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Although a continent is defined as a large, continuous land mass, there are two schools of thought concerning what a continent is. Learn what the alternative perspectives are in this video.See Transcript
Generally the term continent brings up images of a large mass of land, Australia is a great example. However, it turns out that it is easier to picture a continent than it is to define it by any certain characteristics.
What is a Continent?
The dictionary defines a continent as a large, continuous, discrete mass of land, ideally separated by expanses of water. With this definition, Australia is one of the only land masses taught as a continent that still lives up to the title–being that it is very big and separated from all other land masses by an expanse of water. The same is true for Antarctica if it is thought of as the ice mass at the South Pole and not just a collection of smaller islands, that it actually is underneath the ice. The remaining land masses taught as continents in school are all connected to at least one other continent. Which, if following the dictionary definition, change the continental divisions and lump continents together to create the Americas and Afro-Eurasia. With this definition, there are basically four continents, which few people accept as fact.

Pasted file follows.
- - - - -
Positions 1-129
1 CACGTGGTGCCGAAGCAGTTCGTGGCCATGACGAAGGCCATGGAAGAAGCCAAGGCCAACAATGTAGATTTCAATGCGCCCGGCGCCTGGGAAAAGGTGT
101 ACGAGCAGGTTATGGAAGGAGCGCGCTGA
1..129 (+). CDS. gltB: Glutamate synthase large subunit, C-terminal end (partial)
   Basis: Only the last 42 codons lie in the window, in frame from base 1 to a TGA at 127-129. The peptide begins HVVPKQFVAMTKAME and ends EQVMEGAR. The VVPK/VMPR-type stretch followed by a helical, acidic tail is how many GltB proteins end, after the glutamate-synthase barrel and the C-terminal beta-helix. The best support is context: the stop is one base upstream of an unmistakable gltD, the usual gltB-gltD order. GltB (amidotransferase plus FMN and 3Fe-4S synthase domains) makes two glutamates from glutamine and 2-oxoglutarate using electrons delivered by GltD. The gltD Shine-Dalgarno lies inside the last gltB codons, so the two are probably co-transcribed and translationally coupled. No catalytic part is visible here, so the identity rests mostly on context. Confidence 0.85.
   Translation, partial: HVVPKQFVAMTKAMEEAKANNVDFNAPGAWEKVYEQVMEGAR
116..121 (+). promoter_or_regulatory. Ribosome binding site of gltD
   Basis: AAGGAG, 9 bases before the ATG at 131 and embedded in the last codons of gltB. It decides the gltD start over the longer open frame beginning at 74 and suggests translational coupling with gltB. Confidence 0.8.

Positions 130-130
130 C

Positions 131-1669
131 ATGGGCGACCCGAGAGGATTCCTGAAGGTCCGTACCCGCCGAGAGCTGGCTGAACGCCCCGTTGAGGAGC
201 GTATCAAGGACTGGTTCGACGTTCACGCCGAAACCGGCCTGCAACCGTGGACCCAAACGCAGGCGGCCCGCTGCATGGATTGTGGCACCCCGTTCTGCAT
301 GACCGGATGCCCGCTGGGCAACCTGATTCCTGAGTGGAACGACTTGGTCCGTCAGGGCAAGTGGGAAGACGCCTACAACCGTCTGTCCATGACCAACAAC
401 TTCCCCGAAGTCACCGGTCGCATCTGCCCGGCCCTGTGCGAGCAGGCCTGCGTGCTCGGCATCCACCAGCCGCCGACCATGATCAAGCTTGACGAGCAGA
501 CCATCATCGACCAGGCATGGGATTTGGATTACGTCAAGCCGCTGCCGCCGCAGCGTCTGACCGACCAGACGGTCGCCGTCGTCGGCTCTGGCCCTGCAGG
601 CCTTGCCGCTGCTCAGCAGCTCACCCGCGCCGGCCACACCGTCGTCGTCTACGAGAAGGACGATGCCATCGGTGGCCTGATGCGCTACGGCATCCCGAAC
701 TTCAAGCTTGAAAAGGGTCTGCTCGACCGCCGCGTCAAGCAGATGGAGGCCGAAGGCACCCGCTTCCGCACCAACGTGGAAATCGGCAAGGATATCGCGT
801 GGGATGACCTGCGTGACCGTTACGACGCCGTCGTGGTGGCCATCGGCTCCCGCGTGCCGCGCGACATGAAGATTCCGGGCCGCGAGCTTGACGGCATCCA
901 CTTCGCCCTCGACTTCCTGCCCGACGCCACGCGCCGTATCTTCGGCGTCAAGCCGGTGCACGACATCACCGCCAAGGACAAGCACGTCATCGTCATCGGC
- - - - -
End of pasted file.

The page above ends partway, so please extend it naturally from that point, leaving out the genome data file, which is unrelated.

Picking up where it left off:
For a scientific answer, Geologists define continents by the tectonic plates that lay beneath the land masses. So, excluding the plates above which there is not any significant land mass, this would yield nine continents, where the Americas are divided into three continents, one of which includes parts of Russia, and the middle east and India are independent continents.
Both of these numbers vastly miss the continental total of 6 or 7 that is taught in schools. This discrepancy leads to the practice of learning the continents as what they are generally accepted to be, based mainly on historical convention, and ignoring any specifics as far as geographic reasoning. Following this logic, there are either 6 or 7 continents depending on where the lesson is being taught.
Many English speaking countries, China, and India teach 7 continents; North America, South America, Europe, Asia, Africa, Australia, Antarctica.
Alternative Perspective on Continents
There are two schools of thought, which teach 6 continents. Most Spanish speaking countries and portions of Western Europe combine North and South America making the continents, Europe, Asia, Africa, Australia, the Americas and Antarctica. On the other hand many scientists combine Europe and Asia, as it is one sold landmass, making Eurasia, North America, South America, Africa, Australia, Antarctica.
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